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Concerns over ‘copycat websites’

Samui Times Editor



Concerns over ‘copycat websites’ | Samui Times
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According to a report by the BBC an advertising watchdog has received hundreds of complaints about “copycat websites” that charge for services that are available free.

A number of websites that offer assistance in updating a driving licence or completing a tax return are found during online searches.

The Advertising Standards Authority said it had received 700 complaints about 25 websites in the past year.

But one website hit back, saying it was upfront about the service and charges.

‘Small print’

advertising watchdogPart-time nurse Vanessa Andreae thought she was taking the easy option when she decided to file her tax return using what she believed was an official website.

She was charged £400 to file her return by the website. Only later did she realise she could have filed her tax return free through the official HM Revenue & Customs website.

“They do say in quite small print at the bottom of the screen that they are not HMRC, and here’s a link to go to the HMRC,” she said. “But if you are someone who is in a bit of a flap, trying to get it done with children and life going on around you, you tend not to read the small print.

“It does say you accept terms and conditions, which I completely admit that I did. Nobody held a gun to my head and made me fill out that site. I just did it because I had absolutely no idea that there was a wrong way to do it and a free way.”

She hoped that her experience would prove to be a warning to others. She has since got her money back and the website she used has been upgraded.

In a statement to the BBC, said: “We do not accept the suggestion that we are a copycat website. We are a bespoke tax return checking and fulfilment agency.

“We have always made it absolutely clear on the homepage of our website that we are not associated with HMRC, Department for Work and Pensions or any other government body, and that we will levy a charge for the service we provide.”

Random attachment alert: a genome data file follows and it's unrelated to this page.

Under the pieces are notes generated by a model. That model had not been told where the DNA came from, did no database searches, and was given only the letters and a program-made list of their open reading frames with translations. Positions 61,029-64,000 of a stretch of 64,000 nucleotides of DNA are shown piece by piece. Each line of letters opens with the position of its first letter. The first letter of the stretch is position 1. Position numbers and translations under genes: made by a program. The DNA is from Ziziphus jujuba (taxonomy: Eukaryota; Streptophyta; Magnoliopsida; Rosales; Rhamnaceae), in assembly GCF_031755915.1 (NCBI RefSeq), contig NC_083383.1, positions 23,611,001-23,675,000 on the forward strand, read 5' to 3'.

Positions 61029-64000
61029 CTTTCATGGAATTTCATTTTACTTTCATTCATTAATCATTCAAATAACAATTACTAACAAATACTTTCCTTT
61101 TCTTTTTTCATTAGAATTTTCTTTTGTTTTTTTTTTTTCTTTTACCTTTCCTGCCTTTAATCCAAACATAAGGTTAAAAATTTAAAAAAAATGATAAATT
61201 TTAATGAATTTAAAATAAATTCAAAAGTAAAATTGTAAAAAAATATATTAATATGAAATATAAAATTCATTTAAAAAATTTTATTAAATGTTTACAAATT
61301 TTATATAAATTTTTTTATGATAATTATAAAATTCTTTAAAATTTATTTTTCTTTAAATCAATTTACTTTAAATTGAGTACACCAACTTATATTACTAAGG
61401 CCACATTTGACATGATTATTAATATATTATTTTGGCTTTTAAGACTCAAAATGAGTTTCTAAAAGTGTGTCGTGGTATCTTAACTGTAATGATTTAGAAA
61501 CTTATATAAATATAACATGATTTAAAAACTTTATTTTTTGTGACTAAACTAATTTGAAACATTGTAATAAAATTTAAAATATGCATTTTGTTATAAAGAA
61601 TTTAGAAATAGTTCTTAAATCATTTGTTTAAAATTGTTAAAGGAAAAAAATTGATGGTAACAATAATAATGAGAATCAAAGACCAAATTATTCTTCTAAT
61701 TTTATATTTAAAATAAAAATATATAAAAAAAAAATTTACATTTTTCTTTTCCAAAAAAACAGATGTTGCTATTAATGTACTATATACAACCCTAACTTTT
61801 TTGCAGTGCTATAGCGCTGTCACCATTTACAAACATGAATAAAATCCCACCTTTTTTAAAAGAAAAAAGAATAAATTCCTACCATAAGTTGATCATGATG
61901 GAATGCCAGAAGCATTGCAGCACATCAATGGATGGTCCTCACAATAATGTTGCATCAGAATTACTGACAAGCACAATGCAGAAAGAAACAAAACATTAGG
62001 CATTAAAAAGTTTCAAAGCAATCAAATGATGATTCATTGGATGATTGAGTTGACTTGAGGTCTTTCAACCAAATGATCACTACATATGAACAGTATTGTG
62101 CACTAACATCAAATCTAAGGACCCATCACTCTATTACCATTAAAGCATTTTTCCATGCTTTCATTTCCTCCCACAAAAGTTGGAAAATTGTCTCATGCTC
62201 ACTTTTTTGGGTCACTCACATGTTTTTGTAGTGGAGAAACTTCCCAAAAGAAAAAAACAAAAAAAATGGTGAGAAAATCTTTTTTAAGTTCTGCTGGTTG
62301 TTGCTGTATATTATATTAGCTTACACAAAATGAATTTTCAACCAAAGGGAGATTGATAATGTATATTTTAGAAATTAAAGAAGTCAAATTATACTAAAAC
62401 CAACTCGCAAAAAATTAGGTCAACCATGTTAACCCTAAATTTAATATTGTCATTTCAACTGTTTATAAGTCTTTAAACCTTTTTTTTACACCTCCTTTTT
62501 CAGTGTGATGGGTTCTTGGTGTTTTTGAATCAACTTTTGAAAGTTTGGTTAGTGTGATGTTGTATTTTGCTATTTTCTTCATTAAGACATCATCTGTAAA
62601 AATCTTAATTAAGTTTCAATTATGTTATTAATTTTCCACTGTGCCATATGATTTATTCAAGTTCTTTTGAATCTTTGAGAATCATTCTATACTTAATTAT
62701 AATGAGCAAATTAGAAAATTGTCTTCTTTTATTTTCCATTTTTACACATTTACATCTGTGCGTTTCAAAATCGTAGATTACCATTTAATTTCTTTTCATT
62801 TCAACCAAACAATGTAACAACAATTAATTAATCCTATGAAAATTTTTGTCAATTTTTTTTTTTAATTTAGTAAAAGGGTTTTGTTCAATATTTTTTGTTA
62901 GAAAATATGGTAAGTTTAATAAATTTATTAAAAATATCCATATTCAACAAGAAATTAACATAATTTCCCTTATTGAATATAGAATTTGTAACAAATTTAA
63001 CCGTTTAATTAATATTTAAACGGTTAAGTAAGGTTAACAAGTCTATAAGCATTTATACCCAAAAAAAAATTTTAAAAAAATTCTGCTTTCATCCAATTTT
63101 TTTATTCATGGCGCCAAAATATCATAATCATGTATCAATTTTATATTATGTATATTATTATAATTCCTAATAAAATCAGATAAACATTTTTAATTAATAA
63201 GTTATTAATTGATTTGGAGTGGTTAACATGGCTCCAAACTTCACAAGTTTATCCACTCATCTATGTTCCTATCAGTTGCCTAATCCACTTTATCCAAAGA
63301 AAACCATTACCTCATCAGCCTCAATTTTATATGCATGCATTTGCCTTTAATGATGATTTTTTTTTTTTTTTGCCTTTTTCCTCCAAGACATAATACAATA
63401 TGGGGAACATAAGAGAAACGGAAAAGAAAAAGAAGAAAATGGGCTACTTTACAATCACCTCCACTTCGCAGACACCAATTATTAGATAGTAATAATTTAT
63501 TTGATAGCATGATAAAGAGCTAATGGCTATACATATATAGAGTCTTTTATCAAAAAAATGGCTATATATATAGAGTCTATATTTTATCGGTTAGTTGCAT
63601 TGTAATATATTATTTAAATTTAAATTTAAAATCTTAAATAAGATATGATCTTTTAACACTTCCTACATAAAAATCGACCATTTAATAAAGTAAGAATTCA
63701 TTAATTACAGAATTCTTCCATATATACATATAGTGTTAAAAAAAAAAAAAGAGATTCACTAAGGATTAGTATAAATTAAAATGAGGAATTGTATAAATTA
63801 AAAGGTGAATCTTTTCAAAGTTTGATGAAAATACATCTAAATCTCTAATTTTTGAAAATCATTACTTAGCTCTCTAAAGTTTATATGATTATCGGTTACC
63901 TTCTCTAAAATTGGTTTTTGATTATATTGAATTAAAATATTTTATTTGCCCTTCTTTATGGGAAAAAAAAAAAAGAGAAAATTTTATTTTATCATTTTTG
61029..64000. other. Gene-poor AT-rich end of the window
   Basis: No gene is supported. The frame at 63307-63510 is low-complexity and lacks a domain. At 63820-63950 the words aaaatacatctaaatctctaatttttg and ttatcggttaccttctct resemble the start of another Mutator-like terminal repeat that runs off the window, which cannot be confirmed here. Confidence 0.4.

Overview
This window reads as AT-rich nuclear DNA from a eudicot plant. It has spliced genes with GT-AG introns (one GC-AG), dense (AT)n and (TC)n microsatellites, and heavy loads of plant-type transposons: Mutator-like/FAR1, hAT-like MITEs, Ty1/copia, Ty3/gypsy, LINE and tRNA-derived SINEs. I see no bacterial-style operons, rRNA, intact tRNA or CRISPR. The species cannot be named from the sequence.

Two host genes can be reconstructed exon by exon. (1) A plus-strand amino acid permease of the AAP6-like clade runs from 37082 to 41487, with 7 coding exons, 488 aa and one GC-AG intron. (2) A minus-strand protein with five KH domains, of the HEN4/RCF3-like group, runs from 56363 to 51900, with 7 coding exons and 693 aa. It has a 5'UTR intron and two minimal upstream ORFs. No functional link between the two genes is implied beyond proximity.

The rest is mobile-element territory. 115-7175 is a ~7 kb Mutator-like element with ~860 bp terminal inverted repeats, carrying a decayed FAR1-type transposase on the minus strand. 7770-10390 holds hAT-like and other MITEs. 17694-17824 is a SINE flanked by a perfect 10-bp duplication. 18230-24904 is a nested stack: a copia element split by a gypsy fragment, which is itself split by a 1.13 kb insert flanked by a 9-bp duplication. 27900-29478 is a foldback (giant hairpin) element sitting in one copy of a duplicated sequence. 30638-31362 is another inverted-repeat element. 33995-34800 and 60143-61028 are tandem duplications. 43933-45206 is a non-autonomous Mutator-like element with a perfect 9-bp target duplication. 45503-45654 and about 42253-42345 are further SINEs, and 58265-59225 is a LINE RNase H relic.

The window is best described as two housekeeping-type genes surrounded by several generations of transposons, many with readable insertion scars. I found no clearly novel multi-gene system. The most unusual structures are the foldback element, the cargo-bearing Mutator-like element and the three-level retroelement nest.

These websites are perfectly legal and many do make it quite clear that they are providing a service that the user will have to pay for. Some of the sites look very similar to official ones and some people might not read through the disclaimers or the terms and conditions.

Many of these websites are paying for sponsorship on search engines such as Google and therefore appear at the top of an online search.

The Advertising Standards Authority said it had received around 700 complaints in the past 12 months about transparency and pricing.

“Complaints that we are receiving are about people being misled as to the nature of the service being offered, a feeling that they might be official services when actually they are not,” said the ASA director of advertising policy and practice, Shahriar Coupal.

“Perhaps a little bit more worrying [are concerns] about the pricing or the transparency of the pricing – people feeling that they are left out of pocket for a service they would not have entered into had they known that it wasn’t official.”

Official website

Commentators say there are ways to avoid these websites.

Sarah Pennells, editor of, said that people should search for services such as passport and driving licence renewal within the official website.

“If you do just type the search term into the search engine and you’re not quite sure where you have ended up, just check what you are being charged for and then do another search and see whether you can get this for free,” she said.

The ASA and Google said they were working closely with government digital services to ensure adverts were not misleading.

Google said in a statement: “We have a strict set of policies which govern what types of ads appear on Google. If we learn an advertiser is breaching these policies, we move swiftly to take action.”

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